Anna Leask is senior police reporter for the New Zealand Herald.

The Big Read: Sydney police shooting - friends ask why?

Those who knew the Auckland man who stormed into a Sydney police station brandishing a knife and threatening officers before he was shot and died have one question - why.

David Emery Petersen, 45, died on Tuesday in the west Sydney suburb of Quakers Hill, at the police station just 900m from his home.

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According to police the scaffolder and father screamed "incomprehensibly" and threatened police officers and with a large knife at 10.40am.

During the confrontation an officer with 24 years' experience shot Petersen once in the upper body.

Minutes later, despite police performing CPR, he was dead.

New South Wales police are now piecing together what led Petersen, known to his family and friends as Big Dave, to behave in such a way.

Yesterday they refused to answer questions about his death, including whether he was known to them or if his mental health was being investigated.

NSW police spokesman David Rose said as the matter was a "critical incident" and the investigation was ongoing, no further comment could be made.

A friend of Petersen said he "wasn't well" and was a victim of "our atrocious mental health system".

NSW Health could not comment last night on the case but hoped to have more information today.

NSW police Assistant Commissioner Denis Clifford said on Tuesday that he had "no idea of [Petersen's] motive".

"... why the man came there, why the confrontation [occurred], at this stage we just don't know."

Quakers Hill police station remained closed until about 4.30pm yesterday (NZT) as a critical incident team drawn from NSW's homicide command unit carried out a scene examination.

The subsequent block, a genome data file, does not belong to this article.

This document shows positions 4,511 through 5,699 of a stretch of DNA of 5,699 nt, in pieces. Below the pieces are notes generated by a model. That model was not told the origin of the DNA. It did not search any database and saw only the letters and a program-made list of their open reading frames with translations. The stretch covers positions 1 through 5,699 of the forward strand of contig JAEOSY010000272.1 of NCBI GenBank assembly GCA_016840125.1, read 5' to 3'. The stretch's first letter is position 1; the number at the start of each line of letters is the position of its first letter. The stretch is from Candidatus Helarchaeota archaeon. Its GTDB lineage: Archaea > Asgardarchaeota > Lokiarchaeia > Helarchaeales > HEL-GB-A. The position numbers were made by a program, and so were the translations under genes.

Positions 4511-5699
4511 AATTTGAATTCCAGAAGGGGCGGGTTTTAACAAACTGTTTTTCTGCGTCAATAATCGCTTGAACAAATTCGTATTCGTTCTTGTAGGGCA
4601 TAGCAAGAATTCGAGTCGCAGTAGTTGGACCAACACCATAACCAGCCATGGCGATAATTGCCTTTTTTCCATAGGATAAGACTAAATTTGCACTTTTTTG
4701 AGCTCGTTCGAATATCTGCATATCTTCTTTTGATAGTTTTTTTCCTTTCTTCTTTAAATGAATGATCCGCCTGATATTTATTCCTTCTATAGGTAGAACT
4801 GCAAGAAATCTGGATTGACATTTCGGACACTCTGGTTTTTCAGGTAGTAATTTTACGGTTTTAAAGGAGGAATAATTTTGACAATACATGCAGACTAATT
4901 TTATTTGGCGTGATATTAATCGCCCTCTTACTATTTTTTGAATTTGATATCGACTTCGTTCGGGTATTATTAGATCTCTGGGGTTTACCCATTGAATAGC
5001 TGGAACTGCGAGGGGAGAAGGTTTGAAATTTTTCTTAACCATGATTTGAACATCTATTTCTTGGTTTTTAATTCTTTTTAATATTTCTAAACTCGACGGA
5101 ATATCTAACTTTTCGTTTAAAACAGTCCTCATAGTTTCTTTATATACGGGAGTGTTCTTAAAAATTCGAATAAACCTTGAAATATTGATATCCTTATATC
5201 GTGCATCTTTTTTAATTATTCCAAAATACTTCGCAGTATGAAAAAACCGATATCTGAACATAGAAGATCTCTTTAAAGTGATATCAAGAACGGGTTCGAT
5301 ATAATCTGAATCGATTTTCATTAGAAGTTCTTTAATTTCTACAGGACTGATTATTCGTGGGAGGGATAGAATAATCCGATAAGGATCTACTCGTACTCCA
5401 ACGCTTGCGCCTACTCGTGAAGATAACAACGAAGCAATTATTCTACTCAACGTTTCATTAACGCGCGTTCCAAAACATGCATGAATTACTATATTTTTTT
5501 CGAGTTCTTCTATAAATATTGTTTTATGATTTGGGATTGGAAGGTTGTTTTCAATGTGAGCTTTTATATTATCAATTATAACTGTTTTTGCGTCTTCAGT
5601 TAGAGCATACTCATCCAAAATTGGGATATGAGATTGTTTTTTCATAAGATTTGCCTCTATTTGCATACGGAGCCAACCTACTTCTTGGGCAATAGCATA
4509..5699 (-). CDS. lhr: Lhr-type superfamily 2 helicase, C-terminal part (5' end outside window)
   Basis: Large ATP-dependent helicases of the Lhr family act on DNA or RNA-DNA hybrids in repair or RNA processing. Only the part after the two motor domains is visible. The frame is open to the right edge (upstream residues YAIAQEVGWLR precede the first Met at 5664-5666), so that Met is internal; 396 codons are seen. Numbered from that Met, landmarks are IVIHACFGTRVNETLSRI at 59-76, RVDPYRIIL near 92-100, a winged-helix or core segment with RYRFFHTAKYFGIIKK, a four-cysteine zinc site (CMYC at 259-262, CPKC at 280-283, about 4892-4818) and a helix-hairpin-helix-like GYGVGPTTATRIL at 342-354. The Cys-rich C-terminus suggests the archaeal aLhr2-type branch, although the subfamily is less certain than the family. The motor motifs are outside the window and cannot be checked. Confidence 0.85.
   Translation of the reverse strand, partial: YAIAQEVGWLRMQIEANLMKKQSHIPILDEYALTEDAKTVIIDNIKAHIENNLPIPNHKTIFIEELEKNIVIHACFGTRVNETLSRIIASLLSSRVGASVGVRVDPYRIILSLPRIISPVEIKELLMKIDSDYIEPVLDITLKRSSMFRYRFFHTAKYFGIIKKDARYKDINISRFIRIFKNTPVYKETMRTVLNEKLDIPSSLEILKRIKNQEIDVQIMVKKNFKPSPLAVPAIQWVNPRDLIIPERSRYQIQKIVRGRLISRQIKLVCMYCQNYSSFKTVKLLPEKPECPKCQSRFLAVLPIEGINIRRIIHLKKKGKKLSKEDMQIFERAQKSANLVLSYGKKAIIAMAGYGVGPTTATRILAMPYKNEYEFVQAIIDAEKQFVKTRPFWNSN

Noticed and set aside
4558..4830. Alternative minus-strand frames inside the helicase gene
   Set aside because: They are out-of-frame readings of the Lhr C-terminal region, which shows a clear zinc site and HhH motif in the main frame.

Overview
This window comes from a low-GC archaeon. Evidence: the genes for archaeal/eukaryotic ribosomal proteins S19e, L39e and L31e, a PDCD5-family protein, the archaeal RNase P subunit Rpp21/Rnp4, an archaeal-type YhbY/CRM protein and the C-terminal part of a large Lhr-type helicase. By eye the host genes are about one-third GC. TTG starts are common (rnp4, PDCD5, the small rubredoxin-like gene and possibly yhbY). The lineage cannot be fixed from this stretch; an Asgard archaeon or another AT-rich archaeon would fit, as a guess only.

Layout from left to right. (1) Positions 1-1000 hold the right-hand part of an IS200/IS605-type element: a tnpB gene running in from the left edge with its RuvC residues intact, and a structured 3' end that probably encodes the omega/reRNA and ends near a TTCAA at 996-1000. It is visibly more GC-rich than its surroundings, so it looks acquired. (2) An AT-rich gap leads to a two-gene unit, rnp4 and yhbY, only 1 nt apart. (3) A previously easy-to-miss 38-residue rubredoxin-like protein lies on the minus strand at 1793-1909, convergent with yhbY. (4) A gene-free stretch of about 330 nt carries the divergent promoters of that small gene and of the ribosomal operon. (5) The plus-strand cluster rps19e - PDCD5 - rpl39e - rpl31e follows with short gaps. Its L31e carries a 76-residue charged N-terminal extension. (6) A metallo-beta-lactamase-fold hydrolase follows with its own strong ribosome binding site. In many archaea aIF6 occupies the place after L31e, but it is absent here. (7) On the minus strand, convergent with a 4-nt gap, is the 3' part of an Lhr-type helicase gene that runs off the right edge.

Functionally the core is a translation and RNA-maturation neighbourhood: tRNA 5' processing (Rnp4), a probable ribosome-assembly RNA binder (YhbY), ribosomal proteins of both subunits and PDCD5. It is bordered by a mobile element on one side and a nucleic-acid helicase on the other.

Their investigation is ongoing and a report will also be prepared for the Coroner.

David Petersen reportedly screamed "incomprehensibly" and threatened police officers and with a large knife. Photo / Facebook
David Petersen reportedly screamed "incomprehensibly" and threatened police officers and with a large knife. Photo / Facebook

A Kiwi upbringing

The Herald understands Petersen was raised in the Mangere area but had been living in Australia for many years.

According to his LinkedIn profile he attended Aorere College and then Penrose High School in the mid-80s where he played rugby, volleyball and was a member of the Pacific Island dance group.

His family could not be reached for comment, however paid tribute to Petersen on social media and asked those who knew him not to speak publicly about his death.

Earlier his brother Alex Petersen, who also lives in Sydney and works as a scaffolder, posted on Facebook.

"I am so going to miss you David so so much. I'm lost for words my dearest friend and brother in life. You were always my hero," he said.

Petersen's nephew Sione Halo said he had a "massive heart" and always had time for a chat.

"(You) picked me up when I was down and told me to just keep smiling," he posted on Facebook.

Another nephew AJ Peterson said he was waiting for his uncle to call say the shooting was "all a sick joke".